In 1938 she exhibited with the Campden Hill Club at Leighton House, in the same show as Evelyn Byam Shaw, where Maud showed another miniature entitled Virginia. Her inclusion in the Campden Hill Club points towards her close involvement with the Byam Shaw school as the club comprised of past and present students (as well as staff, hence EBS).
Just to go off at a tangent, in 1932 Maud and her sister Ethel appeared in a court case against the outrageously criminal Alice Beatrice Colledge (1897-1953). Alice was a habitual thief from an early age, despite being born into a well-to-do family, her father working as a surgeon and her godmother being Lady Bagot. As a child she would steal clothes from her neighbours and hang them from her window, presumably in Steyning where her family had settled after returning from Africa where she was born. Alice had been sent to a private school in Wiltshire where it was noted that she had been 'a bad influence on the other girls'. The family moved to Brighton, where Alice's hobby was sending people telegrams saying their relatives were gravely ill.  She would then wait for them at the railway station, laughing in their faces when they arrived. She was a gold medalist from the Royal Academy of Music and worked as a shorthand typist, stealing from each of her places of work.  When she was 21 she inherited a large amount of money but it didn't stop her thieving, which escalated to robbing hotels.  That's when she came across the Tindal Atkinson sisters, staying at a ladies' guest house in Queen's Gate, London.  She stole 4 guineas from Ethel and 15 shillings from Maud, with other thefts.  Alice, when standing trial in 1932, requested to be treated like any other criminal as she did not want to go home.  The courts decided she was 'a mental case' much like her mother who had allegedly been taken to an asylum after Alice's birth. Mercifully (in a way) Alice was not condemned to a life locked away, serving 18 months in prison, then living out the rest of her life peacefully.  Maybe she just learned not to get caught...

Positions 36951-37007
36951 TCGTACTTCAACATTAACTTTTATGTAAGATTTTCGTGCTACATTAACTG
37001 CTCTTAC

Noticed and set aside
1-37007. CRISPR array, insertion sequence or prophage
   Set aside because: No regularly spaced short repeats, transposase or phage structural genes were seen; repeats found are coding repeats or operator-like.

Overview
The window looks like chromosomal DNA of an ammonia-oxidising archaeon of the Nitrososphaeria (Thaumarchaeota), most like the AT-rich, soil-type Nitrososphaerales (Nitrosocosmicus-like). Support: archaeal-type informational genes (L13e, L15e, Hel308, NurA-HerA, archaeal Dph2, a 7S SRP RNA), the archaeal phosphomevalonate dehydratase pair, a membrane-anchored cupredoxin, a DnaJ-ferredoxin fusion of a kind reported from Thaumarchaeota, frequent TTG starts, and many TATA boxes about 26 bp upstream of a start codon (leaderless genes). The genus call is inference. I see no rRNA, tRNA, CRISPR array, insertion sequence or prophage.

I can't locate Maud on the 1939 census - she wasn't married, so I did the normal thing to see if she was staying with her sisters but sadly Ethel had died by then and Doris was in St Bethlehem's Hospital.  Honestly, poor Doris had a tragic past, so I'm not surprised.  She had been married to Henry Tupper Mellish in 1914, giving birth to their son shortly after Henry had been shipped off to France. Henry was then invalided home, dying of his wounds, which is awful. The other Tindal Atkinson sister, Enid, was devoted to nursing, although she did live in Kensington near her sister.  After the war, Maud moved to 274 Kings Road (also referred to in her records as 'Cygnet House', so I'm guessing there has been some renumbering going on at some point) where she remained until her death in May 1954, aged 78. As I said before, she was remembered in the 1969 exhibition at Hartnoll and Eyre but in 1954 she received no mention in the newspaper or obituary.
Had I met Maud Tindal Atkinson in 2018, I suspect I would have been very tempted to place her in the Girl Gang and should there be a Pre-Raphaelite Girl Gang 2 (The Girl Gang Rides Again!), Maud will certainly be included as she was 'remarkably Pre-Raphaelite' long after it was a badge of honor. I definitely feel there is a book/exhibition in the Byam Shaw circle who I keep running in to.  Can you imagine how gorgeous it would be?
In the meantime, I'll be searching for a copy of Patsy in Willow Pat Land...